#7: Simulating Kubernetes-workload AZ failures with AWS Fault Injection Simulator

Continuing with the theme of “when bad things happen,” we have Siva, Elamaran, and Re’s post about preparing for workload failures. If resiliency is a concern (and it really should be), the secret is test, test, TEST.

Architecture flow for Microservices to simulate a realistic failure scenario

Figure 4. Architecture flow for Microservices to simulate a realistic failure scenario

Check it out!

#6: Let’s Architect! Designing event-driven architectures

Luca, Laura, Vittorio, and Zamira weren’t content with their four top-10 spots last year – they’re back with some things you definitely need to know about event-driven architectures.

Let's Architect

Figure 5. Let’s Architect artwork

Check it out!

#5: Use a reusable ETL framework in your AWS lake house architecture

As your lake house increases in size and complexity, you could find yourself facing maintenance challenges, and Ashutosh and Prantik have a solution: frameworks! The reusable ETL template with AWS Glue templates might just save you a headache or three.

Reusable ETL framework architecture

Figure 6. Reusable ETL framework architecture

Check it out!

#4: Invoking asynchronous external APIs with AWS Step Functions

It’s possible that AWS’ menagerie of services doesn’t have everything you need to run your organization. (Possible, but not likely; we have a lot of amazing services.) If you are using third-party APIs, then Jorge, Hossam, and Shirisha’s architecture can help you maintain a secure, reliable, and cost-effective relationship among all involved.

Invoking Asynchronous External APIs architecture

Figure 7. Invoking Asynchronous External APIs architecture

Check it out!

#3: Announcing updates to the AWS Well-Architected Framework

The Well-Architected Framework continues to help AWS customers evaluate their architectures against its six pillars. They are constantly striving for improvement, and Haleh’s diligence in keeping us up to date has not gone unnoticed. Thank you, Haleh!

Well-Architected logo

Figure 8. Well-Architected logo

Check it out!

#2: Let’s Architect! Designing architectures for multi-tenancy

The practically award-winning Let’s Architect! series strikes again! This time, Luca, Laura, Vittorio, and Zamira were joined by Federica to discuss multi-tenancy and why that concept is so crucial for SaaS providers.

Let's Architect

Figure 9. Let’s Architect

Check it out!

And finally…

#1: Understand resiliency patterns and trade-offs to architect efficiently in the cloud

Haresh, Lewis, and Bonnie revamped this 2022 post into a masterpiece that completely stole our readers’ hearts and is among the top posts we’ve ever made!

Resilience patterns and trade-offs

Figure 10. Resilience patterns and trade-offs

Check it out!

Bonus! Three older special mentions

These three posts were published before 2023, but we think they deserve another round of applause because you, our readers, keep coming back to them.

Thanks again to everyone for their contributions during a wild year. We hope you’re looking forward to the rest of 2024 as much as we are!

Journey to adopt Cloud-Native DevOps platform Series #1: OfferUp modernized DevOps platform with Amazon EKS and Flagger to accelerate time to market

Post Syndicated from Purna Sanyal original https://aws.amazon.com/blogs/devops/journey-to-adopt-cloud-native-devops-platform-series-1-offerup-modernized-devops-platform-with-amazon-eks-and-flagger-to-accelerate-time-to-market/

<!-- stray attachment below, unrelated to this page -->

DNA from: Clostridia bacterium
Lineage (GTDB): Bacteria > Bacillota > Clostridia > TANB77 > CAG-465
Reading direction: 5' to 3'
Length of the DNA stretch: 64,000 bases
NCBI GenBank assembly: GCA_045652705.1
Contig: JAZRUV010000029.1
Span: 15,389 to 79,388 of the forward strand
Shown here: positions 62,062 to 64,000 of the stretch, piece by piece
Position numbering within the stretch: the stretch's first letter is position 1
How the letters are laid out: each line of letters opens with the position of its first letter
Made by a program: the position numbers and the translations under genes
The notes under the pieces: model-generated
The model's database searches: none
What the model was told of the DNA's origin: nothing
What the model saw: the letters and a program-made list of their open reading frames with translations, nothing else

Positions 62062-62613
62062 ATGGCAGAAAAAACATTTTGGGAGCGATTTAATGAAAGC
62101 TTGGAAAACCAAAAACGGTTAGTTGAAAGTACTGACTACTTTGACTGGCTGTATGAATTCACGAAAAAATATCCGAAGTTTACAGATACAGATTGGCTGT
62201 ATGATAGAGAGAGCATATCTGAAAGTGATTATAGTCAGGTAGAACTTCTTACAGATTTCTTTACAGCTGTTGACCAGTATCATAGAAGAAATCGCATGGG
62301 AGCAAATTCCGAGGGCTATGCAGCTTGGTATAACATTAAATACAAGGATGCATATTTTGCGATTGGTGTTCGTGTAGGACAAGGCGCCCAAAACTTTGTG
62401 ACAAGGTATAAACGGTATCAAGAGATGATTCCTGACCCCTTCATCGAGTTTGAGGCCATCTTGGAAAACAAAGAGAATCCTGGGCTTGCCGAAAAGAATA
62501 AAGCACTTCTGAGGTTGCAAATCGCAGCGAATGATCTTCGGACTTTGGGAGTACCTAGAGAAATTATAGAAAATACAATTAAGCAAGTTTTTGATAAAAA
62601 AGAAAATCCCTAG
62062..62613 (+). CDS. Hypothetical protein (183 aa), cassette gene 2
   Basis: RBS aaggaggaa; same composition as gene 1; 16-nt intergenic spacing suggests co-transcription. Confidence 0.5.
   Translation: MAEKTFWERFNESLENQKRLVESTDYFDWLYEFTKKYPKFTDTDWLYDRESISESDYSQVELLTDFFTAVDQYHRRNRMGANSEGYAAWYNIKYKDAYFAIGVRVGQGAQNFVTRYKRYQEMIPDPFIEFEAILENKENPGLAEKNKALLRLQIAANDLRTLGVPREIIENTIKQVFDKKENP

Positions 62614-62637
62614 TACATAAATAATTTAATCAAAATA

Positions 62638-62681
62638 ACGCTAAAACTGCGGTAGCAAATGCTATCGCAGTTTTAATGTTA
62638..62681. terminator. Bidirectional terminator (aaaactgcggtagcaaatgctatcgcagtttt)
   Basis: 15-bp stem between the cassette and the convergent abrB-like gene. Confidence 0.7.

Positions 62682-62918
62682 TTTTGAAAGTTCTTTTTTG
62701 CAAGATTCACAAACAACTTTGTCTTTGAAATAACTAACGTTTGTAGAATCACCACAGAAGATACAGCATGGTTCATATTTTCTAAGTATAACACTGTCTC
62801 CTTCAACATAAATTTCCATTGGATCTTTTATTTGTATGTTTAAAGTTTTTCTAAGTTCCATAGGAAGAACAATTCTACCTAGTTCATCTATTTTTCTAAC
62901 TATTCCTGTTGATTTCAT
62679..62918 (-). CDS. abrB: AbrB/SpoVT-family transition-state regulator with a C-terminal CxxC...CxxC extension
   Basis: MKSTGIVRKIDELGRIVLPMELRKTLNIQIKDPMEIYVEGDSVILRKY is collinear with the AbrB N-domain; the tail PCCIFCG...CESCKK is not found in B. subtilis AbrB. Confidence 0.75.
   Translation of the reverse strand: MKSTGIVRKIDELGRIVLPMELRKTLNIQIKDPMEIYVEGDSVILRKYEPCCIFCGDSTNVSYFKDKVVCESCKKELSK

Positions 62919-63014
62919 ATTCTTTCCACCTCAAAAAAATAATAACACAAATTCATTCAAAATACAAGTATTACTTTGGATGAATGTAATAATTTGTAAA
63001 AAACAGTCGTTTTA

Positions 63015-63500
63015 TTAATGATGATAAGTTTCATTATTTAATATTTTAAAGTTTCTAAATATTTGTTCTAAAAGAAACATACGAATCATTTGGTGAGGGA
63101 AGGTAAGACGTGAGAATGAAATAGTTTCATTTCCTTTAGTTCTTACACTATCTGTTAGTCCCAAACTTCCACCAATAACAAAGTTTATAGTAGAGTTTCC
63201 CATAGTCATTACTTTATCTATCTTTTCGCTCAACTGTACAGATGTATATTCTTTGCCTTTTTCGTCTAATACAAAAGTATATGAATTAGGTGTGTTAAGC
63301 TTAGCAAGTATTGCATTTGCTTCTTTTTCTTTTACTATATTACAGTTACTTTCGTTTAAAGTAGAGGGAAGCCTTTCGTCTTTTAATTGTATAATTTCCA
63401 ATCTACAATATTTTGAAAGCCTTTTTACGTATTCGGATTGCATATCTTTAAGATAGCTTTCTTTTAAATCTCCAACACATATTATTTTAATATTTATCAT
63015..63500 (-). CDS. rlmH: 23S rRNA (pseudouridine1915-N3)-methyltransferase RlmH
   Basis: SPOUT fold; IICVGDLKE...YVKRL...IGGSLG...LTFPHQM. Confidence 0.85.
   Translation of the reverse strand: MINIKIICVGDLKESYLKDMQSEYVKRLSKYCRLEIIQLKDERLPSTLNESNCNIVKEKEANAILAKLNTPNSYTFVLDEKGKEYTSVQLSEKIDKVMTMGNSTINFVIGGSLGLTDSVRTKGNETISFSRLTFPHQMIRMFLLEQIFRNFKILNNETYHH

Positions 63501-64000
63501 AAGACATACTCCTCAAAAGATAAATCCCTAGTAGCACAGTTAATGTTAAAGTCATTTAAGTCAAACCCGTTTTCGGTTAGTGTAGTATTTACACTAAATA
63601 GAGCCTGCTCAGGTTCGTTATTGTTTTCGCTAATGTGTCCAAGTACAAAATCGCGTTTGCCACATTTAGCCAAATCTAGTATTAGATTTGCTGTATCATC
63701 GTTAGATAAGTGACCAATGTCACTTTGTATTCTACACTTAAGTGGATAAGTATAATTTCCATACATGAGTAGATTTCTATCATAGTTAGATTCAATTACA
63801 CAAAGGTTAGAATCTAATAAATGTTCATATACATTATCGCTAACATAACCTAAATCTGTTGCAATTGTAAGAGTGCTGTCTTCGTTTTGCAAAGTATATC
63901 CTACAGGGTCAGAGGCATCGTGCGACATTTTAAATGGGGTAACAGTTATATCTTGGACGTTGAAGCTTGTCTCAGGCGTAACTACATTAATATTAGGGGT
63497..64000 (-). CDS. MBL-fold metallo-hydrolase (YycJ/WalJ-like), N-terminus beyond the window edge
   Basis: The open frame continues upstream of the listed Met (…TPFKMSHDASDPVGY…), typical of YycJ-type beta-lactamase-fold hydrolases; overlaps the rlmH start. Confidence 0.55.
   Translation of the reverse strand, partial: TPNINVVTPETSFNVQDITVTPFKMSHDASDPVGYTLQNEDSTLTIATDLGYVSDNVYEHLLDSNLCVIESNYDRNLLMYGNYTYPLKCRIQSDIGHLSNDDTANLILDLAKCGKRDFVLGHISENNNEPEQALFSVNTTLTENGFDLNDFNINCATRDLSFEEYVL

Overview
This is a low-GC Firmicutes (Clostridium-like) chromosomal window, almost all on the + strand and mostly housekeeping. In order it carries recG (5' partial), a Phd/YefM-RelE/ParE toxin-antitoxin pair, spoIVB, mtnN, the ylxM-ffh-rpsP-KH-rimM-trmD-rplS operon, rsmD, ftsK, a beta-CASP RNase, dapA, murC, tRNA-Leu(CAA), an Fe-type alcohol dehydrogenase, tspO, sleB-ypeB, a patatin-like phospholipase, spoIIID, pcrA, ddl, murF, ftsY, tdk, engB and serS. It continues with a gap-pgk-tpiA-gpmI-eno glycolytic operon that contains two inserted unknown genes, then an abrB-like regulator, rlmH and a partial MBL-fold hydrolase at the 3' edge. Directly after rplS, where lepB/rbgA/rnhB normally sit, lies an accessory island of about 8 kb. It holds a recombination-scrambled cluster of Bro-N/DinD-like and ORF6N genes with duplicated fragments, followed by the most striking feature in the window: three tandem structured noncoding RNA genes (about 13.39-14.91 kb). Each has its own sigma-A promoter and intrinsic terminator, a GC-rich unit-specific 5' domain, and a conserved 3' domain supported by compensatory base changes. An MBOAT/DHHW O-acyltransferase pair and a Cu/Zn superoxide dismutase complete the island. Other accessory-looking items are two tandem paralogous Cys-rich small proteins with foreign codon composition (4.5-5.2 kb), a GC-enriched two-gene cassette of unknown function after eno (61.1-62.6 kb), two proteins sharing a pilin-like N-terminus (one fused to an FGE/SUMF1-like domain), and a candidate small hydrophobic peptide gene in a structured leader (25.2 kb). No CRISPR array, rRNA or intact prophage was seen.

In this two part series, we discuss the challenges faced by OfferUp, a Digital Native customer, to meet business growth and time-to-market. Their journey involved modernizing their existing DevOps platform, from the traditional monolith virtual machine (VM) based architecture to modern containerized architecture and running cloud-native applications for secured progressive delivery to accelerate time to market. This series will provide strategies, architecture patterns, and technical steps you can adopt to become more agile and innovative like OfferUp has.

OfferUp engineers were using the homegrown DevOps platform to build and release new services on the marketplace platform. In this first post, we discuss the key challenges encountered by OfferUp engineers with the existing DevOps platform, as well as how OfferUp modernized its DevOps platform with Amazon Elastic Kubernetes Service (Amazon EKS) and Flagger, automating production releases with progressive delivery techniques for faster time-to-market with new products and services. Amazon EKS is a managed container service to run and scale Kubernetes applications in the cloud or on-premises.

Previous DevOps architecture

OfferUp is a leading online and mobile customer to customer (C2C) marketplace where users can both buy and sell goods on the platform. Users can browse and purchase products from a broad range of categories, including furniture, clothing, sports equipment, toys, and many more. As a mobile-first company, OfferUp puts a great deal of emphasis on in-person communication between buyers and sellers.

OfferUp built a home grown, self-managed DevOps platform. This platform used a set of manual processes and third-party applications that allows both developers and operations engineers to build and deploy code to a production environment. The DevOps pipeline included topic areas such as source code control, continuous integration/continuous delivery (CI/CD), microservices, as well as development and test Methodologies. The following diagram depicts the previous architecture of OfferUp’s DevOps platform, which was self-managed on Amazon Elastic Compute Cloud (Amazon EC2).

Figure 1: Previous DevOps architecture of OfferUp